Artichokes are actually a thistle native to the Mediterranean. Like many plants from the Mediterranean, they require well-drained soils, and produce best in deep, fertile soils. Adding compost to sandy or clay soils will improve the drainage and fertility of the soil.
Choose a location in full sun, and space plants 3’-4’ apart, as the plants will grow quite large. ‘Green Globe’ is a variety that does well in Central Texas, and are usually readily available at planting time. You can plant crowns in January, or container-grown stock later in the spring. Hardy to Zone 7, they will require protection if the temperatures drop into the mid 20’s.
Artichokes require ample water for a good harvest, and regular irrigation in the summer will help keep the temperatures in the crown of the plant cool and prevent the bud from opening until ready to pick. Mulching the plants will help conserve moisture and keep weeds at bay. Moisture stress results in “black tip” on the leaves, but does not affect the edible bud.
Artichokes usually take about 100-150 days to harvest from crowns planted in January. Fertilize your artichokes regularly with Fox Farm ‘Kelp Me Kelp You’ liquid seaweed. Make the first application to the soil as soon as you plant, then follow-up with foliar applications every two weeks during the growing season. Artichokes have few pests, but keep a look out for earwigs, aphids, and caterpillars. Use Captain Jack’s Deadbug Brew for caterpillars and Safer Insecticidal Soap for aphids. Diatomaceous earth may help control the earwigs.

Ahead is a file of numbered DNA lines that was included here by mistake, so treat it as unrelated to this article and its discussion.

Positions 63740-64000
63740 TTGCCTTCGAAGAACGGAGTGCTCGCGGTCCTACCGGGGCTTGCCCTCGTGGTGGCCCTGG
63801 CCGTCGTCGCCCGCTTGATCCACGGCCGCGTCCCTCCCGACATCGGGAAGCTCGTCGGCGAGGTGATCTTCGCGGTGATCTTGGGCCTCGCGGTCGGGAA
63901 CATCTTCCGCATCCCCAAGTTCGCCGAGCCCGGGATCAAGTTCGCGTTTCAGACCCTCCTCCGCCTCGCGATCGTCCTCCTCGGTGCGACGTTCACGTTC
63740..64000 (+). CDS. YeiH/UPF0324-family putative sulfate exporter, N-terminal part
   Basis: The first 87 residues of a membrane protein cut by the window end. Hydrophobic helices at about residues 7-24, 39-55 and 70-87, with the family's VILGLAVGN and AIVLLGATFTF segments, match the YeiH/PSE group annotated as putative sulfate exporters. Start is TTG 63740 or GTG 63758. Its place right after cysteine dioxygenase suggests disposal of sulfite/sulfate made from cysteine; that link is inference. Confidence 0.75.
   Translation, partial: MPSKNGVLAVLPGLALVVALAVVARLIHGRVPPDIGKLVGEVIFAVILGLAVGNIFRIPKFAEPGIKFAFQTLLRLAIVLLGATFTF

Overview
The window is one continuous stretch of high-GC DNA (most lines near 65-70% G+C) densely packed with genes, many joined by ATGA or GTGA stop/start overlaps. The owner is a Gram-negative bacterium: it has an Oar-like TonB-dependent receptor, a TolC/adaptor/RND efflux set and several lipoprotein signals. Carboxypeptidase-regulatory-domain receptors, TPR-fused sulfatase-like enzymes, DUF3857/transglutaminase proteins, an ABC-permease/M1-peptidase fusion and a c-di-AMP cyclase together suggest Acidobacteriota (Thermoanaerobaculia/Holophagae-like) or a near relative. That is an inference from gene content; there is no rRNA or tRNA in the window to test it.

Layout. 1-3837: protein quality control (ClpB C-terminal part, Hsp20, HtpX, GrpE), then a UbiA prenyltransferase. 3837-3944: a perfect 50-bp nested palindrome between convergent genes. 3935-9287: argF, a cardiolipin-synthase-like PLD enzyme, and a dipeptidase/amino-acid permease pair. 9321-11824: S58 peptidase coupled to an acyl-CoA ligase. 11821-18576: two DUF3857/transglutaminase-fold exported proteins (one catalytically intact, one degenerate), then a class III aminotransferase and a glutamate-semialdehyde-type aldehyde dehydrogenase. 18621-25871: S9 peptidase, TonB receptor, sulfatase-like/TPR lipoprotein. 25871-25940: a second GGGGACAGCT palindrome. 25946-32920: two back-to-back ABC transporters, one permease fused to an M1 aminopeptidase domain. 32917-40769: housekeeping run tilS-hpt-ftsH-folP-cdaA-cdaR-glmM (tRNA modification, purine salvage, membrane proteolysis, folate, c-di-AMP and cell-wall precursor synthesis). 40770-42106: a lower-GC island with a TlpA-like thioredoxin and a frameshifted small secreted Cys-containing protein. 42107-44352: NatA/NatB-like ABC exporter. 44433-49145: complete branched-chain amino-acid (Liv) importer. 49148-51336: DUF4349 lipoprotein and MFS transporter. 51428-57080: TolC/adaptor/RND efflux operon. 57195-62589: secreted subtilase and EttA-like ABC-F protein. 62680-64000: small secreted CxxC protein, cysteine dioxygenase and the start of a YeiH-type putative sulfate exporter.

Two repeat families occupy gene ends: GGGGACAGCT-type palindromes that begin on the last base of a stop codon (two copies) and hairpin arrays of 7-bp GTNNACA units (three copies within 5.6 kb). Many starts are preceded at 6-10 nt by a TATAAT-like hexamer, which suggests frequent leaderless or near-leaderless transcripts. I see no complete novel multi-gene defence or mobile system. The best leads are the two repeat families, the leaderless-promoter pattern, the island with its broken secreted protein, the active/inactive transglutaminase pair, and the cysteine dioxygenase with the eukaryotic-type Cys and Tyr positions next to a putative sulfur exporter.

Artichokes usually produce 6-9 buds per plant. The main harvest is usually in April to May. Buds are ready to harvest when the heads are tightly closed, and the outside squeaks slightly when rubbed. The stem should be cut 2”-4” below the bud.
(We recommend removing the buds the first year to allow the plant to grow and mature. Artichokes are perennial plants, and will return annually if not exposed to winter temperatures in the 20’s. Be sure to cover with straw, mulch or a tarp if temperatures drop into the 20’s. Plants that are 3-5 years old often benefit from division if they become crowded in order to to avoid a decrease in production.)
Once the harvesting is done in June, cut the entire plant back to 1”-2” off the ground. The plant will go dormant for the summer, then begin growth again in the fall. (Sometimes the plant will re-sprout from the base and produce a second harvest, depending on the weather.) Plants should be continued to be watered, even though dormant. The new side-shoots that emerge in the fall can be transplanted to another location, leaving the most vigorous shoot for production next spring.
If you have ever seen an Artichoke bud open to a flower, you will know that missing a few in “tight bud” can be rewarding as well! The vibrant purple of the thistle flower is a sight to behold-and may be used as a cut flower in arrangements.
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